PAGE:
[Image: Our Wall, National Geographic, Photographs by Diane Cook and Len Jenshel.]

Supposing we relent for a moment and accept that border fences are destined to completely take over the world and will undoubtedly proliferate across the global landscape. I wonder then how they might be used to, in a sense, bring themselves down?
How could we, as Weyant intends, transform them from “a symbol of fear and loathing into an instrument”? Not only an instrument for making music but for devising some sort of architectural protest, perhaps; how could we use these structures to create a kind of auto-deconstructive Wall event where borders and barriers become a symbol of solidarity and resistance rather than an extended spatial dimension of military power and divisive nationalism?
What if playing them, as Weyant does, turned the fence along the U.S./Mexico border into something that came alive? What if all walls became, as a result of being made musical, to some degree, conscious of their own presence, their imposing nature – often times tragically out of context – erected for no other purpose then to serve some ideological trapping?

[Image: Our Wall, National Geographic, Photographs by Diane Cook and Len Jenshel.]

When I hear the music of the Anta Project I imagine the psychic nature of the border fence itself suddenly being tapped, awoken, beckoned like a sleeping leviathan laid out across the earth. Perhaps like an epic snake charmer, or nomadic conductor, his soft mallets gently nudge it from a deep embedded slumber, massaging its long rambling body, coercing its parts into a risen wholesome self-awareness; its emaciated corrugated steel spine ringing with spectral tonality, vibrating, purring at his quirky touch.
Tingling with the architectural sensations that only perhaps a border fence can know it becomes apparent to our ears that it is a structure in pain, caught in an interminably vain existence – the U.S./Mexico border fence is the architecture of an absurd political symbol; a mere barricade; an aesthetic and pathetic joke.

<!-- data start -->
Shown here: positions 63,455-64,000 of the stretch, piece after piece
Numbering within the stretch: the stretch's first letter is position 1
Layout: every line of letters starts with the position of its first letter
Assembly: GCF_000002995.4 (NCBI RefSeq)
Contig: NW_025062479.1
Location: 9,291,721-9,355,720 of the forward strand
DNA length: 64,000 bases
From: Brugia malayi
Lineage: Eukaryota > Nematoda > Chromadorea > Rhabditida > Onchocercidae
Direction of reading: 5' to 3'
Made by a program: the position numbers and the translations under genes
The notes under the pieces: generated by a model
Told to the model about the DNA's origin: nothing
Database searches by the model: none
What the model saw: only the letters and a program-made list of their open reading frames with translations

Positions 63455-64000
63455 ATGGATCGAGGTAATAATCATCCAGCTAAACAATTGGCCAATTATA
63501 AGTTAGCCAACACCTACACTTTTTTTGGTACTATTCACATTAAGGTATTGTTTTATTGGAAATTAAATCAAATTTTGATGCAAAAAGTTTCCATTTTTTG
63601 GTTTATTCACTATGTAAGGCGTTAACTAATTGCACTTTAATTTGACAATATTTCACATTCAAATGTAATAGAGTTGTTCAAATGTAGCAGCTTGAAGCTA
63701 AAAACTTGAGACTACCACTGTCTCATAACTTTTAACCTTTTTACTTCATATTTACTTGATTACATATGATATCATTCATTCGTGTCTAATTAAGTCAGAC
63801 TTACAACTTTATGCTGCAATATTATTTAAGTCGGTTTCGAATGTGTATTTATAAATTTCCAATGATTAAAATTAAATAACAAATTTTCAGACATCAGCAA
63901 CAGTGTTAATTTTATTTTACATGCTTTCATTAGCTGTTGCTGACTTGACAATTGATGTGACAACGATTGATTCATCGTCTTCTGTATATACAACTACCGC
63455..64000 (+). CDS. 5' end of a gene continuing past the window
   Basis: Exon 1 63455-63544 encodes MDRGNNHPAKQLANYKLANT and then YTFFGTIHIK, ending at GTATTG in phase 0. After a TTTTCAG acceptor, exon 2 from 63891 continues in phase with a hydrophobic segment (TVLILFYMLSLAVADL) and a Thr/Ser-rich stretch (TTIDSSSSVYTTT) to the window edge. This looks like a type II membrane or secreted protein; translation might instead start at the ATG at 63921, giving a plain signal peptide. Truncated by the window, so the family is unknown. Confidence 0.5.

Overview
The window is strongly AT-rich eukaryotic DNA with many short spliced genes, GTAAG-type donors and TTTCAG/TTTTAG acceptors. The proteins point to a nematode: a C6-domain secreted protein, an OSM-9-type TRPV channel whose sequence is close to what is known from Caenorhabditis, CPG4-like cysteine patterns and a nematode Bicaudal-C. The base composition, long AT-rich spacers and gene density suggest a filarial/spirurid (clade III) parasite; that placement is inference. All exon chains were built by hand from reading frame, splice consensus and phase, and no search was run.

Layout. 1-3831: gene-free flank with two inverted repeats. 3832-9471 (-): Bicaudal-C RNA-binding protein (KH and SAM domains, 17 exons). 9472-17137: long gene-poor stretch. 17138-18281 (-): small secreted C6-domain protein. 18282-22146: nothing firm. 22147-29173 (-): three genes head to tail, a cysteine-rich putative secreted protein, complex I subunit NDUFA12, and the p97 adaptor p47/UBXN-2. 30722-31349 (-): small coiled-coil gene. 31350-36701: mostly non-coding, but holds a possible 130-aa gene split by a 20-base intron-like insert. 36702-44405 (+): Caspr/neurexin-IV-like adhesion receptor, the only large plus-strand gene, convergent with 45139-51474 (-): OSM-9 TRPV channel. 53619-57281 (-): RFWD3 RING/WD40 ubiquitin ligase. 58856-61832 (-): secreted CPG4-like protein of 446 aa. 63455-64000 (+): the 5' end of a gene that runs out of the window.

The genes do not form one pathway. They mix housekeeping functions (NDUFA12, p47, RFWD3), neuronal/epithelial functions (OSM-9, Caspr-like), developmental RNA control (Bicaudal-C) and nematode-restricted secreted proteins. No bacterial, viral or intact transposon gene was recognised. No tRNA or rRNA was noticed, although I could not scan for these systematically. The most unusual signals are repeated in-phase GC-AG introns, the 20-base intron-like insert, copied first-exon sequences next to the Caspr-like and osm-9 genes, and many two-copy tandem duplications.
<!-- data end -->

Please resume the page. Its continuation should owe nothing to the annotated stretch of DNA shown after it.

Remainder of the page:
I hear the border fence in Nogales bemoaning the fact that it is the mockery of the entire desert, laughed and scoffed at by the surrounding natural landscape that has for years resisted any direct structural, let alone, militaristic delineation of territoriality.

[Image: Our Wall, National Geographic, Photographs by Diane Cook and Len Jenshel.]

Perhaps certain border fences and security walls want to be barriers and are perfectly happy persisting in their separate purposes on earth, playing out their conflicted roles between nations, insinuating a certain set of ‘othered’ ideals, splitting communities apart, substituting bridges and diplomacy, mounting psychological partitions between neighboring countries, casting shadows of imaginary geographies, knifing the natural environmental ambiguity of borders right where they stand.
But perhaps others are less inclined to stand as tall or half as proud. What if some of these border fences actually regret the day of their birth; they sag, they wilt, they crumble under the sun, picked apart by time, stuck in some gestural pose of power that makes less and less sense as the days go by. Perhaps some border fences pray for their own death.

[Image: Our Wall, National Geographic, Photographs by Diane Cook and Len Jenshel.]

I hear it moan, grumble, begging for its own destruction!